American Businesses for Clean Energy is a broad umbrella organization that shows the breadth of business support for clean energy and climate legislation. ABCE will not develop detailed policy recommendations or evaluate specific proposals since existing business coalitions already address those needs. The ABCE initiative is open to any company or business association that supports Congressional action to pass effective climate and energy legislation now. By joining the initiative, these companies are making a public statement urging Congress to act.  To learn more about American Businesses for Clean Energy (ABCE) and to pledge support for clean energy legislation, please visit:

May 14, 2010

Darth Vader Supports “American Power Act” Video

Filed under: Energy/Climate,National Politics — Matt Dernoga @ 7:13 pm
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Alright, so even though I might not agree that we shouldn’t pass it, this is a very creative video by ChangeChevron.  I laughed

American Power Act needs More International Financing

One of the biggest flaws of the American Power Act is its lack of adequate international aid for climate mitigation and adaption.  This is necessary for the US to secure a global deal.  A number of organizations have signed onto the following press release about this issue.

ActionAid USA ● CARE USA ● Center for International Environmental Law  ●  Church World Service  ●  Conservation International ● Earthjustice ● Environmental Information Agency ● InterAction ● International Forum on Globalization ● League of Women Voters of the United States  ●  National Catholic Rural Life Conference  ●  National Hispanic Environmental Council  ●   National Wildlife Federation  ●  Natural Resources Defense Council ● Oxfam America ● Population Action International ●  Progressive National Baptist Convention ● Sierra Club ● Sojourners ● Sustain US ● Union of Concerned Scientists ● Unitarian Universalist Association of Congregations  ● US Green Building Council  ● Wildlife Conservation Society ● William C. Velasquez Institute  ●  World Wildlife Fund



May 13, 2010

We are pleased to see the long-awaited release of the comprehensive climate and energy bill, and we appreciate the tenacity of Senators Kerry and Lieberman in maintaining forward movement on this urgent issue.   We especially appreciate that programs for international adaptation and reduced emissions from deforestation are included in the discussion draft.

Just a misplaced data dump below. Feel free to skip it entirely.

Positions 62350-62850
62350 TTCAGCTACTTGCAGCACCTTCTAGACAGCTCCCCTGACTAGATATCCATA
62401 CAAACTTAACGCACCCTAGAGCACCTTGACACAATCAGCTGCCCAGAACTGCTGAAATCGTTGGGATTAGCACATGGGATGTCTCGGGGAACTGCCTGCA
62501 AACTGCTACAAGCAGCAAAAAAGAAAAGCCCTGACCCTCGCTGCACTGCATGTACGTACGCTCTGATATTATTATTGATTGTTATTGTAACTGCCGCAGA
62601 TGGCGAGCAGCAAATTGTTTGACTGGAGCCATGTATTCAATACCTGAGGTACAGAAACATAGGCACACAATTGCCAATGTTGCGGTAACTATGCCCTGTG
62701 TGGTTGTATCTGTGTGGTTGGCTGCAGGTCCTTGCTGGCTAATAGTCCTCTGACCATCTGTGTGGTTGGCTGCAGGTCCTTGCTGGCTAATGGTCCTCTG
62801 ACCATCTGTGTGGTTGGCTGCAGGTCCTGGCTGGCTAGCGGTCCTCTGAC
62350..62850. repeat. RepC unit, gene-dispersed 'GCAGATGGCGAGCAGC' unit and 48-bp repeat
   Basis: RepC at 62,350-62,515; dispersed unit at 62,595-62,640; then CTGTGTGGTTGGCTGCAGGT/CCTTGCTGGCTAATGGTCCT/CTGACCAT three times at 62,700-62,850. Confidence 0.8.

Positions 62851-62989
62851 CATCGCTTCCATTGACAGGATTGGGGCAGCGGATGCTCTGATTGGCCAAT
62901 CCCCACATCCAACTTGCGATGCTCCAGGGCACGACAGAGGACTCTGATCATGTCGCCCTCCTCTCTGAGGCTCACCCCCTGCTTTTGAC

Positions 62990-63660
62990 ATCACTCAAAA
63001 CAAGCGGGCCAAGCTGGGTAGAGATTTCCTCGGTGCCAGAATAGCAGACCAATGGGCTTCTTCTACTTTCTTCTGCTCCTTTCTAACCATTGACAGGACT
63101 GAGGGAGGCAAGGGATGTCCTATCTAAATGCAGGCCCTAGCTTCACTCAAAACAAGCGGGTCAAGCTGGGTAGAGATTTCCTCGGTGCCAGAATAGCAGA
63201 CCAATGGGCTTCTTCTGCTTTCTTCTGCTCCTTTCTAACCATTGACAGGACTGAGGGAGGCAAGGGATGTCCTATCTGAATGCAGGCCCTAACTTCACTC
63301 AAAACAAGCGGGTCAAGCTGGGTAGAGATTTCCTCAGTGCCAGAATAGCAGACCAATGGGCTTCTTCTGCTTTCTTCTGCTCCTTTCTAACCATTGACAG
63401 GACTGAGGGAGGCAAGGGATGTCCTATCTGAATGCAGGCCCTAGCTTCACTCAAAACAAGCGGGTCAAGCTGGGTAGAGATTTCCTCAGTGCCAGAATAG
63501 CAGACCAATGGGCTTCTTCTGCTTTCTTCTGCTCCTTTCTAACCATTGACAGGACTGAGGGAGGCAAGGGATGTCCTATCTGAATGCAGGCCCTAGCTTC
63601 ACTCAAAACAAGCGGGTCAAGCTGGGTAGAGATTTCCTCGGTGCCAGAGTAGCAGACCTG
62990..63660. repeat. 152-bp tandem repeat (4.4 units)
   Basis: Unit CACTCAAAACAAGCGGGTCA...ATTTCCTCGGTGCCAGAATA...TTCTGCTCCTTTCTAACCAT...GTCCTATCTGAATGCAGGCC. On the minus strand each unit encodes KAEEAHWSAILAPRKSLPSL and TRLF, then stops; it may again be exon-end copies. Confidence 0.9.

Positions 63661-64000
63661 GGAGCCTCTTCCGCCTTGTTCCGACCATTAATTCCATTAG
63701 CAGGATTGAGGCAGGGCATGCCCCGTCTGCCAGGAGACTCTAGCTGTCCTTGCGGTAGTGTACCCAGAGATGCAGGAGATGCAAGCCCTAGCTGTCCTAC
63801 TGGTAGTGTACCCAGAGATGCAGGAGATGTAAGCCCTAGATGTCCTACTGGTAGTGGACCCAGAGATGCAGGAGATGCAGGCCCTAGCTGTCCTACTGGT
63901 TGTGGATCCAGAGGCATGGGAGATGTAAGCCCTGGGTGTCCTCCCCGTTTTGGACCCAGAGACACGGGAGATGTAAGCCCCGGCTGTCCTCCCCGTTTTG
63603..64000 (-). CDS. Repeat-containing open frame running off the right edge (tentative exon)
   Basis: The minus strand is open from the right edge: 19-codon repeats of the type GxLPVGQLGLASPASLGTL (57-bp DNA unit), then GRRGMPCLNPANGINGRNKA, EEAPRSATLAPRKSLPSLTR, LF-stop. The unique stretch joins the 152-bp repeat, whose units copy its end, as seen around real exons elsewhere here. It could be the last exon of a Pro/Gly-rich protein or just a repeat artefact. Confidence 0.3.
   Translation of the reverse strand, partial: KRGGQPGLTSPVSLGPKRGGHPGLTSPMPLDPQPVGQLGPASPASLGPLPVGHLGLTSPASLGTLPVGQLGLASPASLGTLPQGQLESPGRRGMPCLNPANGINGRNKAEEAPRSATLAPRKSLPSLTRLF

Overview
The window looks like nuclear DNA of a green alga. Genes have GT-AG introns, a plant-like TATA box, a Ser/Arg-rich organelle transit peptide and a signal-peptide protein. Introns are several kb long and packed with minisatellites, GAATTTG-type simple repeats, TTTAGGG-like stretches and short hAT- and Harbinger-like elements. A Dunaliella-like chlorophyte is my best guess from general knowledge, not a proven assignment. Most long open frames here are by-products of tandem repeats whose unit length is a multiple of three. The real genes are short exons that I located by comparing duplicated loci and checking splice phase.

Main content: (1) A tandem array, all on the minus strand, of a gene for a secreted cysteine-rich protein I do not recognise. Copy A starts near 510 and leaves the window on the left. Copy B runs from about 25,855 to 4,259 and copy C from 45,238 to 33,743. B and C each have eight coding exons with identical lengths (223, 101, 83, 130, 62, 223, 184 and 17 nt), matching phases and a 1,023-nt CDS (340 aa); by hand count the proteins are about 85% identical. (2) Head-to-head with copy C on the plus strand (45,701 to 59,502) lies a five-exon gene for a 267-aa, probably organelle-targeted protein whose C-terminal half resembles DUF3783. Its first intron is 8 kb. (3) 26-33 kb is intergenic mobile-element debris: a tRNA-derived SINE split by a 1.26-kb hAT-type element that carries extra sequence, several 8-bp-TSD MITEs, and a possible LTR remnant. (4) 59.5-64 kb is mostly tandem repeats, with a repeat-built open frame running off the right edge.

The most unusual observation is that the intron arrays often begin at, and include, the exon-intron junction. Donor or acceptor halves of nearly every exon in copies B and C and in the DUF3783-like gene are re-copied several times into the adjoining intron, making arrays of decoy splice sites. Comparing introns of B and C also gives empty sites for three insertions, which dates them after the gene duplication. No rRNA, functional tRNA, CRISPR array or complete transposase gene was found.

However, we are deeply disappointed by the overall lack of adequate investments in international action to tackle climate change, including the absence of any program for clean energy promotion.

These investments are squarely in America’s interest. Without these investments, we will miss a critical opportunity to create new American jobs, help avert global instability, foster our national security, and mobilize the global climate action needed to solve a problem that is already affecting communities here in the US and around the world.

Achieving these goals will require significant, predictable and near-term investments for climate resilient solutions in vulnerable countries and communities hardest hit by climate impacts, cost-effective efforts to reduce emissions by protecting tropical forests, and incentives to accelerate the deployment of clean energy technologies.

Climate change is a global problem that requires a global solution and cooperation, and these international investments are vital to reaching a global climate agreement.

These investments will also strengthen our national security by limiting the global instability caused by climate impacts. They will protect past development gains and ensure that the poorest and most vulnerable populations, including women, can tackle climate change. They will help build upon a strong international consensus to minimize emissions from tropical deforestation, one of the largest sources of greenhouse gases.  And they will help us to build global leadership on clean energy that can create more jobs here in the United States.